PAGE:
-David
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Old 27-07-2017, 12:28   #10
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Re: Determine approximate R-value of fridge box?

Hi David , yes if you calculate how many watts it is taking to keep your units at its desired temperature you can estimate the systems power requirement .

As for insulation . You can do it all through the opening , I have done many boxes this way . You don't even have to remove the counter top .
The last one I did had a stainless steel liner like the ones on my Bristol . Got in there with a cutoff saw and took it out piece by piece and the built a new liner out of Fiberglass . Client was very pleased . As for the amount or r value . I go with the first inch with XPS or blue board and then follow up with polyiso. You calculate the r value by the thickness you build up too.
It's really not a terrible job you just have to dive in and get started.
Regards John
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Old 28-07-2017, 06:02   #11
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Re: Determine approximate R-value of fridge box?

Quote:
Originally Posted by ColdEh Marine View Post
Hi David , yes if you calculate how many watts it is taking to keep your units at its desired temperature you can estimate the systems power requirement .

As for insulation . You can do it all through the opening , I have done many boxes this way . You don't even have to remove the counter top .
The last one I did had a stainless steel liner like the ones on my Bristol . Got in there with a cutoff saw and took it out piece by piece and the built a new liner out of Fiberglass . Client was very pleased . As for the amount or r value . I go with the first inch with XPS or blue board and then follow up with polyiso. You calculate the r value by the thickness you build up too.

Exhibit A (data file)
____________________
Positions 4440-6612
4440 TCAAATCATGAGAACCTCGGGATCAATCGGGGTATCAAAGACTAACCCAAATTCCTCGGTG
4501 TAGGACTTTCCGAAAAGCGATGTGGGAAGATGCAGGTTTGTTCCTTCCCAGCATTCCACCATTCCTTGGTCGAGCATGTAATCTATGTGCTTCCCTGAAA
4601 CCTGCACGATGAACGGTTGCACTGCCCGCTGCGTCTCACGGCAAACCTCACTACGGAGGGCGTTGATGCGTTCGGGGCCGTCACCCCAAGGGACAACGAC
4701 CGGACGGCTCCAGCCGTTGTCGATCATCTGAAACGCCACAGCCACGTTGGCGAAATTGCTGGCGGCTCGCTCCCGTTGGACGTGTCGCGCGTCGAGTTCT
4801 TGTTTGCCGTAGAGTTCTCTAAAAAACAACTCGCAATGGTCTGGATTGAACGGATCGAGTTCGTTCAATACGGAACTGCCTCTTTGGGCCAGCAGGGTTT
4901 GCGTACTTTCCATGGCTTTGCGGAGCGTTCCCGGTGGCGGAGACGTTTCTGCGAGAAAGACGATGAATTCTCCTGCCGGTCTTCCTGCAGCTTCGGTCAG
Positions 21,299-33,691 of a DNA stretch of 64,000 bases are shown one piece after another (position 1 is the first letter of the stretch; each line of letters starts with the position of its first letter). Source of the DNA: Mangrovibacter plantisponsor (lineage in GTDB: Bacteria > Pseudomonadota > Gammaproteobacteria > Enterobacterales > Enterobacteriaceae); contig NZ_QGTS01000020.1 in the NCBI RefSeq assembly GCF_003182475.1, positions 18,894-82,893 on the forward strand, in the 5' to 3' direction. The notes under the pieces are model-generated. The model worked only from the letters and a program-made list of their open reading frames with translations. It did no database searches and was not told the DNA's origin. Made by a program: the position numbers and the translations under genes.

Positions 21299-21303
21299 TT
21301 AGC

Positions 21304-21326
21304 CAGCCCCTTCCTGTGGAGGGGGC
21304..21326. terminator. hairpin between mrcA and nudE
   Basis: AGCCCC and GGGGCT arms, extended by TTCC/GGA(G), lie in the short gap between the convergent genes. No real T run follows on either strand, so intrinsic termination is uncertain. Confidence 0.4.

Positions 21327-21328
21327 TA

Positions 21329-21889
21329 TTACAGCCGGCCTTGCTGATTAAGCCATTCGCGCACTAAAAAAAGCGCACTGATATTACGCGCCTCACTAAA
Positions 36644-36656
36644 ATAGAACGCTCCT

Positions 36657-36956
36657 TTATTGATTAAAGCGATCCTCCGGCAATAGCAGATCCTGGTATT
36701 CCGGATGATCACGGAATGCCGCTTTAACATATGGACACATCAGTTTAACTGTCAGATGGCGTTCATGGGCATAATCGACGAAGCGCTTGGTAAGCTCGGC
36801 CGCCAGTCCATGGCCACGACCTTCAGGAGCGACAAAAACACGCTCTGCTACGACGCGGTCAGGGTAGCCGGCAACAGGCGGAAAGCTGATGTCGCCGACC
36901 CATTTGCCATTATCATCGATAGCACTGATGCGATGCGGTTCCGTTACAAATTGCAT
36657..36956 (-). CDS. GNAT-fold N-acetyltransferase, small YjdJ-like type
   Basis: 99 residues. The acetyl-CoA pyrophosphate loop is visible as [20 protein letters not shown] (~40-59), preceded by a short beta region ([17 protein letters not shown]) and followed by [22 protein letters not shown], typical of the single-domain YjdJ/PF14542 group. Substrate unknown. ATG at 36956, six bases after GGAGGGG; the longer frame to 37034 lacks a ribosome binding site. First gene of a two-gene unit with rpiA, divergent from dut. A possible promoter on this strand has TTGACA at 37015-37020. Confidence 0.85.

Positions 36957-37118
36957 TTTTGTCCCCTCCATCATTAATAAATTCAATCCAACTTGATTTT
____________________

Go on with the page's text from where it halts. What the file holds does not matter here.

It's really not a terrible job you just have to dive in and get started.
Regards John
Hi John,

I'm going to rig up one of those "Kill A Watt" monitors in the power supply lines to the compressor (and cooling water pump) so that I can measure the watts consumed by the system. I'll also get a temperature sensor so that I can verify that the temp stays in a reasonable range. If I get the fridge/freezer down to it's setpoint first, let it sit there for a couple of days, and then start recording temperature and watts over the course of at least a week, I should have a good understanding of the power requirements of the current system. Whatever watts go in must also be coming out, right? Even if I don't know the R-value of the box insulation, I will know how much power will be needed to keep it cold. From that I can determine whether the combination of new compressor(s) and the available solar power will meet that requirement. Clearly, if the total watts going in are beyond what my new panel can provide, then I need to figure out ways to reduce the demand, most likely in the form of new/additional insulation.

Right now I'm looking at installing about 720 watts of solar (2x SunPower 360 watts panels), charging a 420 Ahr bank of FLA batteries. My goal is to have enough solar that, assuming reasonable sun, the batteries will recharge by noon, and then the "excess" solar in the afternoon will be used to make water and chill down the fridge/freezer holding plates. Ideally the compressor(s) would not need to run again until the following afternoon. Basically I'd be storing the excess solar power in the holding plates instead of larger batteries. Does that sound reasonable?

-David
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Old 28-07-2017, 06:39   #12
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Determine approximate R-value of fridge box?